Welfare policy may also reduce incentives to work. After World War I the British raised unemployment benefits to a level approaching half of the average wage level. This generous dole, together with increasing union militancy, contributed to the high structural unemployment that Britain experienced in the 1920s.

Economic growth is fostered not only by domestic competition. Foreign trade also promotes an efficient distribution of resources, as David Ricardo observed two centuries ago. According to the law of comparative advantage, a move toward economic protectionism is likely to lower output. For this reason the Smoot-Hawley Tariff Act of 1930, which raised tariffs on U.S. imports and triggered a beggar-thy-neighbor response from other countries, is generally agreed to have been one of the worst economic policy blunders in history.

In addition, government policies that discourage investment — either by raising corporate taxes, increasing regulation or crowding out private investment with excessive public spending — are likely to damage future growth prospects.

Over the past couple of years, government actions around the world have been directed at forestalling the credit crunch. However, many policies are not beneficial for future economic growth. Politicians everywhere are trying to influence the credit policies of bailed-out banks. Lobbyists from every crisis-prone sector scream out for protection. The “cash for clunkers” program only ensured that excess capacity continues in the auto industry.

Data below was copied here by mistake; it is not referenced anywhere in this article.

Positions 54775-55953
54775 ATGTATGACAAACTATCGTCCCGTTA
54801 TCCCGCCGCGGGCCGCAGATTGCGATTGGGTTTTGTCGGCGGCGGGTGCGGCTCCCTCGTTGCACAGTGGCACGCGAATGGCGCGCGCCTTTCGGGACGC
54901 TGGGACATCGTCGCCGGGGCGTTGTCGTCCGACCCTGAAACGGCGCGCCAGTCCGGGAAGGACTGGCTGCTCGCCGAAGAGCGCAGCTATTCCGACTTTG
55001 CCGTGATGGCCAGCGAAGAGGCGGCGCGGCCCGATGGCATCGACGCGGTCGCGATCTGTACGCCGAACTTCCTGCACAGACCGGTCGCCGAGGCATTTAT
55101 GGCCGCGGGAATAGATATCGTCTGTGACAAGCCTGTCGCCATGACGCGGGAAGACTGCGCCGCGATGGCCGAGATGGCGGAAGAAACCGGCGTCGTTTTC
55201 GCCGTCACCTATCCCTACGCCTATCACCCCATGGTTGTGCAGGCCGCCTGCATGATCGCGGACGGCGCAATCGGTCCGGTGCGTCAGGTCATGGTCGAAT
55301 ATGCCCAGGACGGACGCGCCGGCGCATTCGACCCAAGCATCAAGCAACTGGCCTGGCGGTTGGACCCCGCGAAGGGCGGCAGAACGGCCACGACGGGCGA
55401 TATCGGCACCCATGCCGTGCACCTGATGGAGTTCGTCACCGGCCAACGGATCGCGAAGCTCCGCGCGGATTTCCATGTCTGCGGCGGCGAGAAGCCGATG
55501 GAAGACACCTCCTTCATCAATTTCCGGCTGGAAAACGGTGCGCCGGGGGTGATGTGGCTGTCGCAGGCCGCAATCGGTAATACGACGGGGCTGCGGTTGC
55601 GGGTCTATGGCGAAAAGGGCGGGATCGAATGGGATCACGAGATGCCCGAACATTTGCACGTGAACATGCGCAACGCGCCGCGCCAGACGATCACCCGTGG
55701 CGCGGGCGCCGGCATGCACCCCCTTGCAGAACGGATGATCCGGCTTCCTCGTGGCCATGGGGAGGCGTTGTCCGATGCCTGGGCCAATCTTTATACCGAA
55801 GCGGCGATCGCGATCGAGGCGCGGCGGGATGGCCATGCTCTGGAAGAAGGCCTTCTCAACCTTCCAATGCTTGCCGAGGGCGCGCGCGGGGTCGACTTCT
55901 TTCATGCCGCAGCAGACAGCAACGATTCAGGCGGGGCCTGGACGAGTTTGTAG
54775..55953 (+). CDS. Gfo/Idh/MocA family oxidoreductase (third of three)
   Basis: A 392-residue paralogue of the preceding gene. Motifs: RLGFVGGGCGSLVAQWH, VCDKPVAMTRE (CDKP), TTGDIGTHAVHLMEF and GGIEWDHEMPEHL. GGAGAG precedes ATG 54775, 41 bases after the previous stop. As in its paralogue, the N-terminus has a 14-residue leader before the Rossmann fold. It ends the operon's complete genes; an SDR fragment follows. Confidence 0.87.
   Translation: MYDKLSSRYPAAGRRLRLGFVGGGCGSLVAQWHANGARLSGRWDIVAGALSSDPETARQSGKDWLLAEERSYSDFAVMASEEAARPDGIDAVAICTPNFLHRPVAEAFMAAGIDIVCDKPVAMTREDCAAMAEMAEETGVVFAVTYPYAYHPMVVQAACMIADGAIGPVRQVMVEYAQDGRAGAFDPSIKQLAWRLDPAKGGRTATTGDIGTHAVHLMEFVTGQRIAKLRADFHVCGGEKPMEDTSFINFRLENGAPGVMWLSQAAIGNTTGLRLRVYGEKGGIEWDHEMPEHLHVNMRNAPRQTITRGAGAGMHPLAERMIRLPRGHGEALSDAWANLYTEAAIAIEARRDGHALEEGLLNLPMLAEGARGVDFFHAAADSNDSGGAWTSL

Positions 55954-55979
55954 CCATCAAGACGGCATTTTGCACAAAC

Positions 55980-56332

Economic nationalism has resurfaced, as the “Buy America” and similar policies in other countries seek to prevent the money from stimulus programs from seeping abroad. Government policies, such as Germany’s Kurzarbeit program of subsidizing workers on reduced hours, are preventing the labor market from clearing. This growing interference of government in the economy bodes ill for future productivity growth.

Around the world ballooning government deficits threaten future fiscal crises, which in turn raise the risk of rising inflation. The credit crunch is over. Let’s hope it’s not followed by another Great Depression.

Edward Chancellor is the author of Devil Take the Hindmost and a senior member of GMO’s asset allocation team.